Shelves: read I just started a new job and so have been quite preoccupied leaving little room to immerse myself in a difficult read so this was the perfect choice. I took my time and overall I really enjoyed it. I read Tea Rose about 12 years ago and was worried that I would not remember enough of the first book to understand the dynamics at play between Joe, Fiona and Sid but there were enough background references that this was not a problem at all. This review comes with a huge caveat, this is a historical I just started a new job and so have been quite preoccupied leaving little room to immerse myself in a difficult read so this was the perfect choice. However, this is well written fluff.

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The year is and the dangerous streets of East London are no place for a well bred woman. But India Selwyn Jones is headstrong: she has trained as one of a new breed, a woman doctor, and is determined to practice where the need is greatest. It is truly seductive, hard to put down, filled with mystery, secret passions, unique locations, and a most engaging heroine.

India Selwyn Jones is a new breed of woman in London in , a doctor practicing in the grim East End, and she captivates from the first page to the last. I became so consumed with finding out how it would end that I read the last third at near-choking speed.

I just had to know: happy or not happy? I imagine you will, too. Though Malone represents all she despises, India finds herself unwillingly drawn ever closer to him — enticed by his charm, intrigued by his hidden, mysterious past. After all, it had taken over ten years of my life to write that book and I needed a break. At the same time, out of nowhere, this new character materialized in my head — a young, idealistic woman doctor. A counterpoint to Malone. God only knows. I knew she was a dedicated physician, a social reformer, and as committed to the public good as Sid Malone was to his own dark pursuits.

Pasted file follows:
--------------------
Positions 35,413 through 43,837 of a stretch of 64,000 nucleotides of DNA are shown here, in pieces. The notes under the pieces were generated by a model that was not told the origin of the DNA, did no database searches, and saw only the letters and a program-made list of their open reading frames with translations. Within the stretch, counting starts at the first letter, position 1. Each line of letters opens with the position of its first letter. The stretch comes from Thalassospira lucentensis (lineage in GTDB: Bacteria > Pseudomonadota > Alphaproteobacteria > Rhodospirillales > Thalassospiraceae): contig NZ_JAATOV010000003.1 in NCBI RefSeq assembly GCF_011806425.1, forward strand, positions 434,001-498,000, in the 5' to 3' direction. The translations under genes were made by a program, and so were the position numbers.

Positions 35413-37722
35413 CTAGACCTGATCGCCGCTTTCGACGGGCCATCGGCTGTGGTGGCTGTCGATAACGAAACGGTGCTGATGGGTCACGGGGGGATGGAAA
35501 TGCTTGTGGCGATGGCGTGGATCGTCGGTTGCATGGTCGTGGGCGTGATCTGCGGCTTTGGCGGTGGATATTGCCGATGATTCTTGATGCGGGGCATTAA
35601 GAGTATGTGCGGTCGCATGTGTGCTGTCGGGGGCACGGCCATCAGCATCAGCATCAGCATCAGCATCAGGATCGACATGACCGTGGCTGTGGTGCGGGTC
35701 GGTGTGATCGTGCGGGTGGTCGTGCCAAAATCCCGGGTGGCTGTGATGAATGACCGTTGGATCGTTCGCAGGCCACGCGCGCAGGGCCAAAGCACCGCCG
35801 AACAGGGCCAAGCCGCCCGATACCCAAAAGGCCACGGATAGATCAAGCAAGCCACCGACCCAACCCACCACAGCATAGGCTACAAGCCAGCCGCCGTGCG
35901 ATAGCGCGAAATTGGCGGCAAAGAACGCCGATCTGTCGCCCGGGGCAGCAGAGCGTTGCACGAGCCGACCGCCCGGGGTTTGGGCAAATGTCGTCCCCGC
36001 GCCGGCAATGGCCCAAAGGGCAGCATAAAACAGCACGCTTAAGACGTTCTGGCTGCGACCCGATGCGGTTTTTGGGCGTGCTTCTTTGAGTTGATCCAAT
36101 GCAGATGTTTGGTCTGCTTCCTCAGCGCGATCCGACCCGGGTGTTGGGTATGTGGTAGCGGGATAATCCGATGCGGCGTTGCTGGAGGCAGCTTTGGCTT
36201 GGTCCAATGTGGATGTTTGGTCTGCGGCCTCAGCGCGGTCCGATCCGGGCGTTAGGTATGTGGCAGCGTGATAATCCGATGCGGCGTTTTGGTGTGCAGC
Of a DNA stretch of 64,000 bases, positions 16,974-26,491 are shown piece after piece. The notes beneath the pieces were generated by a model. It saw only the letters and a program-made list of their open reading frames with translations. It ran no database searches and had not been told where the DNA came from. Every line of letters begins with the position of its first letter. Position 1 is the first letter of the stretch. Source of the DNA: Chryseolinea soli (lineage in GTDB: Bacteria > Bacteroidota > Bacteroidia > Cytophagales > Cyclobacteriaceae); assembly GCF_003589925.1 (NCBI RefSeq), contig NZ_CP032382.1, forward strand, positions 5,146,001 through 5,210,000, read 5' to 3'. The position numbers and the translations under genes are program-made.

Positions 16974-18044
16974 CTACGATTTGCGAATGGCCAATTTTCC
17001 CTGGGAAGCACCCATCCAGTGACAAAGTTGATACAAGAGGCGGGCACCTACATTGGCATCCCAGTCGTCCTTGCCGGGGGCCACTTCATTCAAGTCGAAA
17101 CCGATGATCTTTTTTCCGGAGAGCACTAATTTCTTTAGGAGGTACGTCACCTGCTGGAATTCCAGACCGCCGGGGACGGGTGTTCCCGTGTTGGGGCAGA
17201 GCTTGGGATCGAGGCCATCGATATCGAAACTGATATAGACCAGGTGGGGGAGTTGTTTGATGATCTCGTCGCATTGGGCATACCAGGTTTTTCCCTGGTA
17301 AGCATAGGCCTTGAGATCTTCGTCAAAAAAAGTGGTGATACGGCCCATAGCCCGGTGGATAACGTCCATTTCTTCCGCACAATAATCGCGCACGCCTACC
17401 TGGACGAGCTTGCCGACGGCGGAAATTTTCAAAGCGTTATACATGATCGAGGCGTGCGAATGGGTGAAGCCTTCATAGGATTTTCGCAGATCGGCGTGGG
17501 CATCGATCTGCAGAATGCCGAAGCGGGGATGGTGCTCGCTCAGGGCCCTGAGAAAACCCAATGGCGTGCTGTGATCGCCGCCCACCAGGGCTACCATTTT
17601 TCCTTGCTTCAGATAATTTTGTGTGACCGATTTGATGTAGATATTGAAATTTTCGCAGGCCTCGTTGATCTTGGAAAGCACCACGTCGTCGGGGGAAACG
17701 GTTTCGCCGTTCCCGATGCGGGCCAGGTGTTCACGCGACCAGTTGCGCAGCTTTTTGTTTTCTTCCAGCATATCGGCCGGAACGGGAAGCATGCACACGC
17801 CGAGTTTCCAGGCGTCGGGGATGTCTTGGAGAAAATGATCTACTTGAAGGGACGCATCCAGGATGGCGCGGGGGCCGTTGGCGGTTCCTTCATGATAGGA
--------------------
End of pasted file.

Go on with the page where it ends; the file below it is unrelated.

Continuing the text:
I also knew she was a wounded soul. Like Sid. And I knew that they would meet in the only place in London where two such characters could meet in — Whitechapel. And after that, I was off. The game was afoot.

I knew where the story was going and how it was going to get there — but of course, as in any page novel set a hundred years in the past, a little bit of research had to get done. Research — as much as the characters and their story and its setting — is a huge part of what inspires me as a writer. I use many sources. General histories. The list is endless. It was a man. His name was Fred Sage and he was a Londoner through and through.

He had retired from the docks and was working as a historian of East and Southeast London. I told him I was working on a novel set in Wapping and Whitechapel and wanted to learn as much about river work as I could. Fred Sage, Fred took me around Wapping and Rotherhithe. He told me of London. He told me of backbreaking work. Of hard living.

Of strikes and fights and Saturday nights. Of times and places and women and men the like of whom this world will never see again. Fred had a few years on me, but he could walk the legs off a mountain goat. And of his love for it.

Goodbye, Fred. And thank you. Fred Sage of the Docklands. He passed away while I wrote the Winter Rose, and I dedicated the book to him. East End homes, much as the one the Finnegans rented for 18 shillings a week. Lose the cars, and Wilkes St. The view across the Thames from the Old Stairs.

Manuscript edits to The Tea Rose.


The Winter Rose



The Winter Rose (Tea Rose Series #2)


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